Additionally, the GoDaddy CEO ambushed, shot and killed an elephant in Africa. One of his excuses was feeding Zimbabweans, as if there were no other way. If only someone, like the CEO of the world’s largest domain registrar, could use their money for good…
Then the video gets really graphic, as Parsons records villagers who come out in the early morning to slaughter the dead animal, stripping it of its flesh. Oddly enough, this part, which is set to AC/DC’s “Hell’s Bells,” is almost a shameless plug for the company, zooming in at one point on the company’s logo.
GoDaddy CEO Bill Parsons after killing elephant
I’ve chosen to transfer dozens of my domains from GoDaddy.com to another registrar. I’ve chosen NameCheap for a variety of reasons. Important to note here is the fact that they have publicly announced their opposition to SOPA.
SOPA, as proposed, would give unprecedented remedies to owners of intellectual property. While protection of intellectual property is important, to allow overbroad and ill-considered remedies and processes such as those contained within SOPA threatens the very freedom that serves as the foundation of the Internet.
If SOPA passes in its current form, the rights of users (who are the Internet) will be wholly and totally subjugated to the rights of intellectual property holders. This simply cannot stand.
Transfer from GoDaddy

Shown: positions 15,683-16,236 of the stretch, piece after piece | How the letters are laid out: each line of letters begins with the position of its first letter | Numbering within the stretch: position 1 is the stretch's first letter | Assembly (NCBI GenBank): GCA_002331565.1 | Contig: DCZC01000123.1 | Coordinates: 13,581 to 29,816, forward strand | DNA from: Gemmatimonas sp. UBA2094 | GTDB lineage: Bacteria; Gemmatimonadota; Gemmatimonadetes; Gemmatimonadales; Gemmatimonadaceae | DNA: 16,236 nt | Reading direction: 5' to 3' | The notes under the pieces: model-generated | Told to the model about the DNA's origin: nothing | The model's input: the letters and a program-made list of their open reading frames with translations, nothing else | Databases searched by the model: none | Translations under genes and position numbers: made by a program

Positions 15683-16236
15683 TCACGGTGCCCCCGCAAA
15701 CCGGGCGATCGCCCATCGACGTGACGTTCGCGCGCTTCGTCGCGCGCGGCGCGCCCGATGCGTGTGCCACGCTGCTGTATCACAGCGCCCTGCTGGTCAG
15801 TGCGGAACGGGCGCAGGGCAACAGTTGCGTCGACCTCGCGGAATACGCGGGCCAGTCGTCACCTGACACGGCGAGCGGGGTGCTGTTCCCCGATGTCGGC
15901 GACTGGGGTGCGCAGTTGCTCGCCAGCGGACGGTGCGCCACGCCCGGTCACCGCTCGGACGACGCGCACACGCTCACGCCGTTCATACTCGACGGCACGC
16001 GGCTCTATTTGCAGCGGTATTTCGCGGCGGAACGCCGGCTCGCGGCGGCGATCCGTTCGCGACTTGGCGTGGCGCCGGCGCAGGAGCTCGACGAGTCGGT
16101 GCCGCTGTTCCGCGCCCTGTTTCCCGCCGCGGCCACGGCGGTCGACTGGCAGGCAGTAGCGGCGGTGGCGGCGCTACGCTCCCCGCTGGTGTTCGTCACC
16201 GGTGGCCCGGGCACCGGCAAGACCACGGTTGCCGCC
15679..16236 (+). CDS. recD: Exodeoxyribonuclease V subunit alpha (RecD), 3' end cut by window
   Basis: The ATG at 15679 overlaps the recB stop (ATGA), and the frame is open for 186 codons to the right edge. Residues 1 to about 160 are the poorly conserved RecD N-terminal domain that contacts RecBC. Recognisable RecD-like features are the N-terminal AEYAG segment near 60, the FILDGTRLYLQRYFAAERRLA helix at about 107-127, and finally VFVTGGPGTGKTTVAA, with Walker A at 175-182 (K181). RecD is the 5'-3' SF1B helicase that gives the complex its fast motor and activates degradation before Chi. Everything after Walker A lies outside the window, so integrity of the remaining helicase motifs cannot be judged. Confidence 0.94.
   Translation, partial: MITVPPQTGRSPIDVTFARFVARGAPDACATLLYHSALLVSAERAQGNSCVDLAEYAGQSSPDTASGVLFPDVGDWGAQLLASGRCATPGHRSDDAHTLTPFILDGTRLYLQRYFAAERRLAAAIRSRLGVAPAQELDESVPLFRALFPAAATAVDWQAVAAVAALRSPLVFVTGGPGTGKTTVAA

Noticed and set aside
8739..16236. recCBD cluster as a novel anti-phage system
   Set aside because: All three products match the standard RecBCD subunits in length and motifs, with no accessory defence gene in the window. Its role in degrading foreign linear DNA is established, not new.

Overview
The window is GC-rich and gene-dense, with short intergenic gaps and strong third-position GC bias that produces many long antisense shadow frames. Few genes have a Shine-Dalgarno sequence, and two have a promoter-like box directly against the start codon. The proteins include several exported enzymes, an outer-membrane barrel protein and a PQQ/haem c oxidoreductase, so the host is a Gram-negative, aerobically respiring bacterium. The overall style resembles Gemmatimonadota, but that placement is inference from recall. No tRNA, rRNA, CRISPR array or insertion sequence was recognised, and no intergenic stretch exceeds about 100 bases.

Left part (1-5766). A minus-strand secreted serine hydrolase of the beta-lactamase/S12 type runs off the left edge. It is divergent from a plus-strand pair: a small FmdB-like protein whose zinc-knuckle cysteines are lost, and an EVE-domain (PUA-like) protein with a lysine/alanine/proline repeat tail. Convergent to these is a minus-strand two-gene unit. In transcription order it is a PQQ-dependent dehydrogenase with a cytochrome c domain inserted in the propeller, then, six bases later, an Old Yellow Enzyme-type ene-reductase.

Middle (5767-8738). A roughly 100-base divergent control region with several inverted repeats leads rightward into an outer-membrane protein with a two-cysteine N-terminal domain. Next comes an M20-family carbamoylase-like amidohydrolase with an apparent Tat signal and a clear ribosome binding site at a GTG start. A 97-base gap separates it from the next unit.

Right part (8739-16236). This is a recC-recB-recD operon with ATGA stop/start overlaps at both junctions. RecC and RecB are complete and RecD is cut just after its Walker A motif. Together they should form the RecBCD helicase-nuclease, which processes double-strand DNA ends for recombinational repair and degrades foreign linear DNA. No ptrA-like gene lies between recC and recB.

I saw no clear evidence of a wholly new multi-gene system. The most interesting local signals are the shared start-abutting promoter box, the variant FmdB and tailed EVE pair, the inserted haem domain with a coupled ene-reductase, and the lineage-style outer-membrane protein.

The following are step by step instructions for transferring your domains from GoDaddy.com to another registrar.
- Login to GoDaddy and get to the domain manager.
- Select all domains
- Click on the “Locking Icon”
- Uncheck “lock domains”
- Find the tools tab —> “exportable lists”
- Click on “Add New Export” button
- Select “All My Domains” as the list type
- Check the “Authorization codes” box
- Generate the Exportable List
- Create account at another registrar (The following involves NameCheap)
- Go to “transfer domain” at the new registrar
- Enter domains you wish to transfer & click “transfer”
- Checkout (you can use discount code “SOPASucks” at NameCheap)
- Update EPP code (authorization) from GoDaddy Export File
- (Back at GoDaddy) Chose “Pending Transfers”
- Check all the domains (if not all of the domains are showing up yet, wait a few hours)
- Check the “Accept” button and approve!
- Transfer Complete (can take several hours)
- Revel in the fact that you are supporting Internet freedom
How quickly things change… Just after this post went live, and I continue to read comments about the issue, I find that GoDaddy has reversed their “official” position on SOPA.
“Fighting online piracy is of the utmost importance, which is why Go Daddy has been working to help craft revisions to this legislation – but we can clearly do better,” Warren Adelman, Go Daddy’s newly appointed CEO, said. “It’s very important that all Internet stakeholders work together on this. Getting it right is worth the wait. Go Daddy will support it when and if the Internet community supports it.”
Unfortunately, it’s too little too late and I will still transfer my domains starting on 12/29/11. It’s easy for them to give lip service to opposing SOPA, but when you help draft the legislation and others like it, it’s readily apparent that you are not to be trusted. It also shows that their previous statements about not being affected by the boycott were not true. Obviously, there was an effect and, obviously, GoDaddy is doing damage control. Internet 1; GoDaddy 0.